The number of people out of work, or unable to work, has fallen, providing a ray of light for chancellor George Osborne.
Unemployment for everyone aged 16 and over fell by 14,000 to 2.5 million between October and December 2012, and the number of those classified as economically inactive (unable to work or not looking for work) fell by 94,000 to 8.98m.
The figures from the Office for National Statistics also showed the number of people in work rose to 29.73m - the highest level since records began in 1971.
Since the period covers the lucrative Christmas period, it's likely some of those figures are skewed by short term, seasonal employment.
However, youth unemployment increased by 11,000, the highest rise for a year. The employment statistics were also skewed by the number of people with more than one job, which rose by 41,000 to 1.1m.
The unemployment figures were welcomed by most, although James King at Find Invest Grow challenged the government to do more to promote start ups to provide a long-term solution to keeping the number of those out of work down.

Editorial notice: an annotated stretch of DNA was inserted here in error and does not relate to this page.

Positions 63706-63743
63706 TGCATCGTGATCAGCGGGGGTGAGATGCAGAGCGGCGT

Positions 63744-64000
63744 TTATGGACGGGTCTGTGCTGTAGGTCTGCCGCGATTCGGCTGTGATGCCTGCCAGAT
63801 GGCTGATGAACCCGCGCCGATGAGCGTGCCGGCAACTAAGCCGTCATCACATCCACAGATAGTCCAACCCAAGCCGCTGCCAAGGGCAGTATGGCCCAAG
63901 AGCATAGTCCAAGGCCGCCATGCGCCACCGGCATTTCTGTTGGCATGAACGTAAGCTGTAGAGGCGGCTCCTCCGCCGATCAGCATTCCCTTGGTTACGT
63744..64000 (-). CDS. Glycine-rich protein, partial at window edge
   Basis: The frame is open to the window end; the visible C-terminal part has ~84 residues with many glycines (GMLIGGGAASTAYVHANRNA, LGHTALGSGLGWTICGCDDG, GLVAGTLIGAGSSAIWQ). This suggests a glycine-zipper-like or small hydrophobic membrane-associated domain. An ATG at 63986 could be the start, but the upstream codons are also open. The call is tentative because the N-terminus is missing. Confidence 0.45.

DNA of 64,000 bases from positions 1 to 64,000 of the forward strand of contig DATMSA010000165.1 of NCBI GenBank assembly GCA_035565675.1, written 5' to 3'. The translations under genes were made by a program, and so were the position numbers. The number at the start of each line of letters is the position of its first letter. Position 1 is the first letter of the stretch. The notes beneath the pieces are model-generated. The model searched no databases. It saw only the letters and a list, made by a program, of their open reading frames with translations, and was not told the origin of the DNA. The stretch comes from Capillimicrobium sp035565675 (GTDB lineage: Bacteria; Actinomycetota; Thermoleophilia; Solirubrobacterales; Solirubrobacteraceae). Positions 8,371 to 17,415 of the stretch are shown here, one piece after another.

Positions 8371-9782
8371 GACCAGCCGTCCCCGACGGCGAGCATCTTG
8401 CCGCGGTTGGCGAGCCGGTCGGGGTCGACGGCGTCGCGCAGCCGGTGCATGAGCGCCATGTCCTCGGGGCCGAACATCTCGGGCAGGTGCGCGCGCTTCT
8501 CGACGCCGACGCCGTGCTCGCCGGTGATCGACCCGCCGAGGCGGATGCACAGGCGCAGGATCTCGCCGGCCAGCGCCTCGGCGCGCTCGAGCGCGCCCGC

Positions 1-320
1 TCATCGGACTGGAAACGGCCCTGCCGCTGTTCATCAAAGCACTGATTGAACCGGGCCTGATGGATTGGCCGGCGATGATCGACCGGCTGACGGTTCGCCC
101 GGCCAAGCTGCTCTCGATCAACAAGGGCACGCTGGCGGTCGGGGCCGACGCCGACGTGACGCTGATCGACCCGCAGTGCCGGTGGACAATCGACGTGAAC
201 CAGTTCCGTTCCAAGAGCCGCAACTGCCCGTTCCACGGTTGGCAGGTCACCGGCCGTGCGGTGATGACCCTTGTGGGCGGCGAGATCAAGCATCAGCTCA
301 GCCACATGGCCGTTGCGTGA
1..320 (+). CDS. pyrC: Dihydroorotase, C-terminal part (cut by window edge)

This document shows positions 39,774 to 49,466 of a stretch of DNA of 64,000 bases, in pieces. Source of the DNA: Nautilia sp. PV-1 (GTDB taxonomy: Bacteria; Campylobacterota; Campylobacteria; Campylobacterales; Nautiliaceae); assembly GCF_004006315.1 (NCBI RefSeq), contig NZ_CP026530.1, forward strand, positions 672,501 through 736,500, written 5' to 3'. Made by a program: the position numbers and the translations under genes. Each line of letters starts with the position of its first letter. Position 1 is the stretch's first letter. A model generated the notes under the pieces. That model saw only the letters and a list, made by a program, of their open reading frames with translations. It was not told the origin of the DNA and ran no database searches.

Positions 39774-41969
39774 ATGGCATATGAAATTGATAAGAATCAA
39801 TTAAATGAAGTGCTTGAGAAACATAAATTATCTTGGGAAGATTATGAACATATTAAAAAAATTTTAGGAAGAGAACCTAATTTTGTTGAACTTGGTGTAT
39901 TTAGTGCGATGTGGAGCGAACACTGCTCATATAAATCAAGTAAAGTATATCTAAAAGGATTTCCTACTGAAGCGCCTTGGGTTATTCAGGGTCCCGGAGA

"Start-ups are an often overlooked segment of the economy when it comes to getting Britain’s unemployed back into work," he said.
"If the UK is serious about addressing unemployment in the long term, changes need to be made to promote entrepreneurship and stimulate investment in start-ups. After all, these are where the big brands of the future begin and where we have seen the most significant levels of growth year on year."
Pay, excluding bonuses, also rose over the quarter, but only by 1.3% - a figure that is dwarfed by the current inflation rate of 2.7%.
For more insights, see the infographic below.